May 25, 2019
Renewable electricity is more valuable for direct use in domestic/commercial/EV-BATTERYvehicle contexts.


On the contrary. Renewable energy is most needed in displacing the industrial/commercial energy sources and producing chemical feedstocks which account for 80% of the actual energy consumption and CO2 production around the world. Domestic energy use is a minority, electric cars a vanishingly small user, and the high price of electricity is causing people to switch from electricity to natural gas in the domestic setting anyhow.

This case is just another example of penny wise pound foolish. The use of natural gas to produce hydrogen makes at least 9 times more CO2 than you could ever hope to save because you're using fossil fuels as the chemical feedstock. The entire thing has to be replaced, otherwise you haven't actually accomplished anything.

May 25, 2019
Hydrogen fuel


This isn't a question of hydrogen fuel, but fertilizers and chemicals for further processing. We are not talking about putting the hydrogen into cars, yet. The EV question is a complete red herring.

May 25, 2019
@Eikka.
Renewable energy is most needed in displacing the industrial/commercial energy sources and producing chemical feedstocks which account for 80% of the actual energy consumption and CO2 production around the world. Domestic energy use is a minority, electric cars a vanishingly small user, and the high price of electricity is causing people to switch from electricity to natural gas in the domestic setting anyhow.
The domestic/transportation electric demand is increasing apace as more air-conditioning and home solar/battery systems are installed to replace polluting/warming-causing fossil sourced electricity/fuel. So your 'vanishingly small' characterisation of FUTURE situation is a short-sighted view to suit your obviously biased perspective. And electricity from renewables getting cheaper/cleaner as 'critical mass' is approached in renewables infrastructure and installations. So we can save gas for 'quick start/stop' back-up power plants for renewables as needed.

May 25, 2019
@Eikka ...continued:
This case is just another example of penny wise pound foolish. The use of natural gas to produce hydrogen makes at least 9 times more CO2 than you could ever hope to save because you're using fossil fuels as the chemical feedstock. The entire thing has to be replaced, otherwise you haven't actually accomplished anything.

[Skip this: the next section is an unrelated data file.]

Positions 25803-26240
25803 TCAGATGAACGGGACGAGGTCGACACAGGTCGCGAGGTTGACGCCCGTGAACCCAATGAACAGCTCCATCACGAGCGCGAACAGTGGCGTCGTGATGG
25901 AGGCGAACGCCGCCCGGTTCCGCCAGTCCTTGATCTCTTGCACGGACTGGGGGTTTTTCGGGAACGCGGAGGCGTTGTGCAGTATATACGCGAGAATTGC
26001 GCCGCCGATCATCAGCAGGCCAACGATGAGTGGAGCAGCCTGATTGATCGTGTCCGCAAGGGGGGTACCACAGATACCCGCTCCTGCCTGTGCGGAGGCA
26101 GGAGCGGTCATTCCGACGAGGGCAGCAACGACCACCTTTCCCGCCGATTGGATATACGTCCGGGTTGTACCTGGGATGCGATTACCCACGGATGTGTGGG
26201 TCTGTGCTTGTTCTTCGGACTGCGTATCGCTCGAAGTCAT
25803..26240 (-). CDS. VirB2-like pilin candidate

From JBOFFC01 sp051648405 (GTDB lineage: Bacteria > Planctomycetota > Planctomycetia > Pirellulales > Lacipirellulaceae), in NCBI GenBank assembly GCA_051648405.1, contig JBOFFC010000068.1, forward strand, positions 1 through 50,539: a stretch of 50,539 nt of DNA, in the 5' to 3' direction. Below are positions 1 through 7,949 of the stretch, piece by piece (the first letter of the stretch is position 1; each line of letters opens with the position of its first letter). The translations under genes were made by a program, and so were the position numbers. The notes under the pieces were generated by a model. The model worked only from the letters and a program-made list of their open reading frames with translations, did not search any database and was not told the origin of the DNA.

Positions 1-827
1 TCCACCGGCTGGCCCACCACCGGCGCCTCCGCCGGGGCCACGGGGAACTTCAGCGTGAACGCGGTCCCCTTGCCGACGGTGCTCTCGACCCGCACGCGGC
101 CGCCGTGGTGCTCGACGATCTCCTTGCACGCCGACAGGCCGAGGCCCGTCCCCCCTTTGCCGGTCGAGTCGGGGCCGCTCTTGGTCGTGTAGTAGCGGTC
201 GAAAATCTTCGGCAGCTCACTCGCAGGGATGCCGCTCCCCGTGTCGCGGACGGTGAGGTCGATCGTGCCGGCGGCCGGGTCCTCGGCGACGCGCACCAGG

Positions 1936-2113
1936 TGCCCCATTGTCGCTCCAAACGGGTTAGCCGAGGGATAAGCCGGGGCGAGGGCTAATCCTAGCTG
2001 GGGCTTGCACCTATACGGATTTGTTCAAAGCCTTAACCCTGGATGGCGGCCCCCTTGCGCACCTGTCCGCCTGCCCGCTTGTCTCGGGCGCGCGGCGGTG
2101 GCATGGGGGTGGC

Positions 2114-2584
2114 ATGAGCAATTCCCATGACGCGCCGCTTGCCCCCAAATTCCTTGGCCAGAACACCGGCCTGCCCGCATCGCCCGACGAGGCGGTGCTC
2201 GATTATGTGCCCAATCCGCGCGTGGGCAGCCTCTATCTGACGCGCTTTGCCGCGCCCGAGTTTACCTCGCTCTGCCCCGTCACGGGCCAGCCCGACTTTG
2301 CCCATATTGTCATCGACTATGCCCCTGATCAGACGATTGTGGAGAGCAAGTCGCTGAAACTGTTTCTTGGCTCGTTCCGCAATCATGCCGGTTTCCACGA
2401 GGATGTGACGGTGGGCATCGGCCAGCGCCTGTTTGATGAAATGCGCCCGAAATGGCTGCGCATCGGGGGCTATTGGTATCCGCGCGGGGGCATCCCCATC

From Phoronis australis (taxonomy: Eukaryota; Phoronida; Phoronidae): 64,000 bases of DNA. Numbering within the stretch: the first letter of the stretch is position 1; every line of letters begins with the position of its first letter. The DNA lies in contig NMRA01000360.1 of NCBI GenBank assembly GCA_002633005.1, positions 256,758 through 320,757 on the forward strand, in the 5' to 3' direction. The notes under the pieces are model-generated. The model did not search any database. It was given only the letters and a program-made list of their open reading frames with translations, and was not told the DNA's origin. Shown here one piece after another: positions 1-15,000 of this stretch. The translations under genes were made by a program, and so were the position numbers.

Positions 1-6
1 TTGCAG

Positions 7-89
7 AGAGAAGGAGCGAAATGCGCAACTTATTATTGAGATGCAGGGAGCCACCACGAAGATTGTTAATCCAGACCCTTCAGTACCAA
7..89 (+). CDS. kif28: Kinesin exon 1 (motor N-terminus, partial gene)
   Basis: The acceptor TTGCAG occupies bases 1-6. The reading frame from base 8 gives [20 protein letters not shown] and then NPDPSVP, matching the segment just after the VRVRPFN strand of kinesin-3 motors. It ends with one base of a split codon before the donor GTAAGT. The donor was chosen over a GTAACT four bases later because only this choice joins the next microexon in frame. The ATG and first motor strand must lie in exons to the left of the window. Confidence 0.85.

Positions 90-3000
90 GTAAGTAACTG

It has always been the reasonable approach to get to a 'mix' of approx. 25% Gas-75% Renewables/storage. The gas can be used AS gas in power plants and for chemicals/specialised fuels feedstock. Producing Hydrogen from gas is, I must I agree with you, less desirable a use for the gas feedstock. A large commercial Hydrogen economy would, as you say be better served via hydrolysis of water by renewables-electricity directly. However, where water and/or renewables are scarce/sensitive to opportunity-cost factors, the much less renewables-electricity required to heat the gas-reforming process above is better than nothing/less polluting.

May 25, 2019
@Eikka.
We are not talking about putting the hydrogen into cars, yet.
Yes; which is why I never recommended using Hydrogen/Fuel Cells in any vehicles/plants unless the 'niche' requirements necessitate such power plant use in plants/equipment. But any such 'niches' might be better served by battery-Electric from renewables or gas-powered engines or even petroleum/diesel powered engines (the elimination of all fossil fuel use is unreasonable and unnecessary in my opinion...as once the main 25% gas-75% renewables stage approaches we can afford to use 'niche' ICE vehicles/plants for special purposes, particularly in colder climes or where renewable-electricity would be scarce/expensive due to local climes/insolation etc factors.

In short: 'Horses for courses' is the reasonable approach to all these things, don't you agree, mate? Cheers. :)

May 26, 2019